What is 'Tax-Exempt Interest'
Tax-exempt interest is interest income that is not subject to federal income tax. Tax-exempt interest can be somewhat of a misnomer as it may still be taxed at the state or local levels. It may also be subject to the alternative minimum tax. Furthermore, capital gains on tax-exempt investments are still taxable; only the interest on these investments is tax-exempt. Tax-exempt interest is reported to both taxpayers and the IRS on form 1099-INT. Taxpayers, in turn, must report this tax-exempt interest on form 1040.
BREAKING DOWN 'Tax-Exempt Interest'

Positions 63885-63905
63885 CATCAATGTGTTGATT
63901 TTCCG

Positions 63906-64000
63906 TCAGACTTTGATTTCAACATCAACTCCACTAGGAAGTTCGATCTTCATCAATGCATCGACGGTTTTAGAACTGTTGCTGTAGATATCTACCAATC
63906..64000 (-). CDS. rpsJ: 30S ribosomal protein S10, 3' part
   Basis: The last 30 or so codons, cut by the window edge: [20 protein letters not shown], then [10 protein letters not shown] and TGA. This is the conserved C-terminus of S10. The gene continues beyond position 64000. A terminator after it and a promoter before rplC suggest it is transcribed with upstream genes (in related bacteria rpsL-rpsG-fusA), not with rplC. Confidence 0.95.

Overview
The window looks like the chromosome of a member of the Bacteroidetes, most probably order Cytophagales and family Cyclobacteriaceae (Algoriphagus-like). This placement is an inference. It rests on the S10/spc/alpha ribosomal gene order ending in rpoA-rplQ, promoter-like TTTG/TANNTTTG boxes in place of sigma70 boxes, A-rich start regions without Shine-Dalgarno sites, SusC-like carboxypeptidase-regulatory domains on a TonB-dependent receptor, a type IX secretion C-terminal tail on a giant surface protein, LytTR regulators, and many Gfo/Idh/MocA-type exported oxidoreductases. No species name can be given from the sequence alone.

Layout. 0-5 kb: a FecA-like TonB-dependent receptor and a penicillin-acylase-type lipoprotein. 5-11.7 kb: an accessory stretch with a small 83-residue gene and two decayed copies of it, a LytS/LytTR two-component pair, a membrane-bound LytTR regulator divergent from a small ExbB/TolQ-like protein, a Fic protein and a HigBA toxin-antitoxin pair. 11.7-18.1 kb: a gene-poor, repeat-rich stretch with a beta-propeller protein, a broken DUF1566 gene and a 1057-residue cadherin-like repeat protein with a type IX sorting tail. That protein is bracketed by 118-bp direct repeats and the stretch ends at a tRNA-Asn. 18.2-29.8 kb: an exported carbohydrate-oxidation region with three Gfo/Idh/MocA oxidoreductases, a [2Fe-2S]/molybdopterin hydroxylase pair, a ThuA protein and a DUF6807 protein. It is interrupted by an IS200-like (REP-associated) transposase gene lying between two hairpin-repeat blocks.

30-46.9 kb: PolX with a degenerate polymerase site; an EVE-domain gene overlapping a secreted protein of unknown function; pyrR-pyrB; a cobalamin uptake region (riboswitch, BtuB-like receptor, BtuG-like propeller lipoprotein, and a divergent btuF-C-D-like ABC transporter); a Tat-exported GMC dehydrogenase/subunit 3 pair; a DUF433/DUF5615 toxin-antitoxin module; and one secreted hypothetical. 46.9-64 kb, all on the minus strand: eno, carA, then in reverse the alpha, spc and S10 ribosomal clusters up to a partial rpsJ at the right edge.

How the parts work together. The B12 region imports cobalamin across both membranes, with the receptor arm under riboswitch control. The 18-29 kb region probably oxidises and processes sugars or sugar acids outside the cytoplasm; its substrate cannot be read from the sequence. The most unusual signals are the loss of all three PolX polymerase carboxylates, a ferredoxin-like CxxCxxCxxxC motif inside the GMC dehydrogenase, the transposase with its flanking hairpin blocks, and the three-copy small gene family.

The most common way for interest to be tax-exempt at the state and local levels in addition to the federal level is for an investor to purchase a municipal bond issued in his or her state or locality of residence. Municipal bonds are one of the most common types of investments that pay tax-exempt interest, but interest may only be tax-exempt at the federal level if, for example, a California resident buys a New York municipal bond. These tax laws, however, vary by state. Treasury securities issued by the U.S. government pay interest that is tax exempt at the state and local levels, but not the federal level.